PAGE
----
Web dev at the end of the world, from Hveragerði, Iceland

Remote work is a completely different beast

Three things I've (re)learned as a designer working in an office after being remote in 2017:

  1. Problem solving is 10x better when everyone sketches in the same room
  2. Serendipity is hard to recreate digitally
  3. Non-verbal cues are seriously underrated as design feedback
Tweet by Brendan Kearns, 3 January 2018

I’ve worked remotely for the majority of my adult career but even I have to admit that traditional ways of collaborating in the workplace aren’t translating that well to remote work. Most of the tactics you’d apply when everybody is in the same room just don’t work when the team is distributed.

I can’t help but think that trying to leverage more and more technology to make remote work function better with locally-oriented methodologies is a mistake.

One thought that has been sticking to my mind over the past few months is that remote work has a much stronger resemblance to academic and professional discourse than to traditional teamwork. If that’s the case then more literate methods of communications and collaboration would work better than recreating in-office staples using software:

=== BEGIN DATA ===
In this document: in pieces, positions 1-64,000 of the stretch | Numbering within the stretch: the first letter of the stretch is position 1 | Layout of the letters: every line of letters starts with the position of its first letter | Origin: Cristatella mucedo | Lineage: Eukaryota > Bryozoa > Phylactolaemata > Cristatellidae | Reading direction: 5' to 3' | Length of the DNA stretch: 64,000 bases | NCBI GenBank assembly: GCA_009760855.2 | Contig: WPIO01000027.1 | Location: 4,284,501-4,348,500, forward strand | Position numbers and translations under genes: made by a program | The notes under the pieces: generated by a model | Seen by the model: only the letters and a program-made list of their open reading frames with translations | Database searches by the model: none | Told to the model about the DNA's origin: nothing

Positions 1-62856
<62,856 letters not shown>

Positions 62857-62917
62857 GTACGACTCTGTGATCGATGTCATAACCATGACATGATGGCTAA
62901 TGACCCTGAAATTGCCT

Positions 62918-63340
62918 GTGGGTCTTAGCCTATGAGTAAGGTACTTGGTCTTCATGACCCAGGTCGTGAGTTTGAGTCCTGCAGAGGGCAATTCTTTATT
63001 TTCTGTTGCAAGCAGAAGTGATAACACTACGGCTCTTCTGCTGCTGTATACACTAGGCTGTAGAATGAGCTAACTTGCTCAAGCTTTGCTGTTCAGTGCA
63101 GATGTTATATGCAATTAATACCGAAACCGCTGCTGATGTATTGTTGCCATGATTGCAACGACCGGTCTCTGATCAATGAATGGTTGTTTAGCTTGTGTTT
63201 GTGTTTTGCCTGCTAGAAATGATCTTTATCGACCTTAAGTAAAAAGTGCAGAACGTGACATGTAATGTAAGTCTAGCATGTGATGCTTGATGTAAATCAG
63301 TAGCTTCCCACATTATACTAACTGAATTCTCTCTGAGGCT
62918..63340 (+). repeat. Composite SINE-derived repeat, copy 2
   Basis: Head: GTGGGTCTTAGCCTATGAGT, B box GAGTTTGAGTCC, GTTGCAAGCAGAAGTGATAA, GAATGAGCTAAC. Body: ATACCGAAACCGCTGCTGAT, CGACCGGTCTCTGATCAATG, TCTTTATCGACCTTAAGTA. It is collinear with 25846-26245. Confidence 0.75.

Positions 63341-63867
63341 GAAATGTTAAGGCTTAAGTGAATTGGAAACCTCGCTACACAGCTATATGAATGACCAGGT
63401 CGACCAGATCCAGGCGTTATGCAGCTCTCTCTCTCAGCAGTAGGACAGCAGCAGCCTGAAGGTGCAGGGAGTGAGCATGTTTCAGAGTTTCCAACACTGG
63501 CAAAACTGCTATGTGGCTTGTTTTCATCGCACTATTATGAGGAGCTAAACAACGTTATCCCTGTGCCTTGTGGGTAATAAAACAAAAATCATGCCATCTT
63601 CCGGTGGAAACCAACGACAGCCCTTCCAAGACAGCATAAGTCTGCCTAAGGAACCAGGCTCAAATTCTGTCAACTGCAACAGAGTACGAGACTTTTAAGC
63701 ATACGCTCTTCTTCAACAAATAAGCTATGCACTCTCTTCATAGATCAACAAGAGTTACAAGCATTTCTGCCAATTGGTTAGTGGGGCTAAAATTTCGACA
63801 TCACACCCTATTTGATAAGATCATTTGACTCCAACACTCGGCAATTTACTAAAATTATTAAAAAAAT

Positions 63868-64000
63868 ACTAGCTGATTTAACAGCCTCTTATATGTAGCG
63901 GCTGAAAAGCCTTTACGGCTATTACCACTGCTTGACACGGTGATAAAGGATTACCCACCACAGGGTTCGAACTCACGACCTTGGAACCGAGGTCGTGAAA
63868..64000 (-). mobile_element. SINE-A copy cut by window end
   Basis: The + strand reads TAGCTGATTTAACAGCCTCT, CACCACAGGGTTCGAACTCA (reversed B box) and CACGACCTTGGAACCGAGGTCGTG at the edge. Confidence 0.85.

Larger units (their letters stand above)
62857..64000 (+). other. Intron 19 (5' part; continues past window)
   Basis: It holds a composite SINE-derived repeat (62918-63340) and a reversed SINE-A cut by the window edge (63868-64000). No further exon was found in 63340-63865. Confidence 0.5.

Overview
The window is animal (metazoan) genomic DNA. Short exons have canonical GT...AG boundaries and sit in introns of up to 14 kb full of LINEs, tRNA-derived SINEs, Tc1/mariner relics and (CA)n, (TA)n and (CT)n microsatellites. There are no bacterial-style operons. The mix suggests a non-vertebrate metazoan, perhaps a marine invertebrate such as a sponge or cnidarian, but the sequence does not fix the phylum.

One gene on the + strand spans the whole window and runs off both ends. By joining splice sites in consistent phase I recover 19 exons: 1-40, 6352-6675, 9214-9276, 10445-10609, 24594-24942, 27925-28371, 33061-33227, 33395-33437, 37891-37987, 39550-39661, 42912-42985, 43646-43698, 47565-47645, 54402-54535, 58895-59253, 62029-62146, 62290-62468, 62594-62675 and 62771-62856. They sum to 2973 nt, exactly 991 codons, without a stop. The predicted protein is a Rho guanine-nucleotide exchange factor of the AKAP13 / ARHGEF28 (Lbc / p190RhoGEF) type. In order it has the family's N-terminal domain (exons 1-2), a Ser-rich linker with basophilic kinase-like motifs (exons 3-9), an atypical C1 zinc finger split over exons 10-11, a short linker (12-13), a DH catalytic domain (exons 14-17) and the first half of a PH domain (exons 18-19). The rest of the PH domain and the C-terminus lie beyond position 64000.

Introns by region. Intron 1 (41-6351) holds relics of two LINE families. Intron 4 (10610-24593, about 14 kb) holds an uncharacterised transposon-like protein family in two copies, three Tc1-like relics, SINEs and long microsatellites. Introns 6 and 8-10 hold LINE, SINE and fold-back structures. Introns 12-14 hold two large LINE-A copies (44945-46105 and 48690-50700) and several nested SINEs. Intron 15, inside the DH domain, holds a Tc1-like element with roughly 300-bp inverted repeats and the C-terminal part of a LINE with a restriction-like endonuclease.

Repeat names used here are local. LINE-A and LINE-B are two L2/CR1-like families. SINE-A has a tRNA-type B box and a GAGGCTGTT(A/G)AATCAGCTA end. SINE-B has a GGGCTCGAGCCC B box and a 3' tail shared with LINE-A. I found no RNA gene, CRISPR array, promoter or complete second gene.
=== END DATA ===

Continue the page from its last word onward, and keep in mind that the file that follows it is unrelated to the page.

• ‘Let’s recreate a meeting room using video’ (Hangouts)
  • ‘Let’s recreate the printout handed around in the office’ (Google Docs)
  • ‘Let’s recreate the ephemeral water-cooler vibe’ (Slack)

I really do think that Amazon is onto something with their heavy reliance on the six-page memo as a recurring form of communication, debate, and argument. Structuring an argument using non-conversational text is a tactic that works equally well remotely as it does locally.

The downside is that a lot of people really can’t handle text well, neither as readers or writers, and many people don’t seem to be able to reliably read a one-pager before a meeting.

Current methods just don’t work that well for the workplace reality we’re facing: most of our workplaces in software development are mixed local and remote now and our current methods regularly exclude one group or another of our colleagues.

Collaboration as discourse, as the exchange of written arguments, is the most promising approach to this problem I can think of at the moment.

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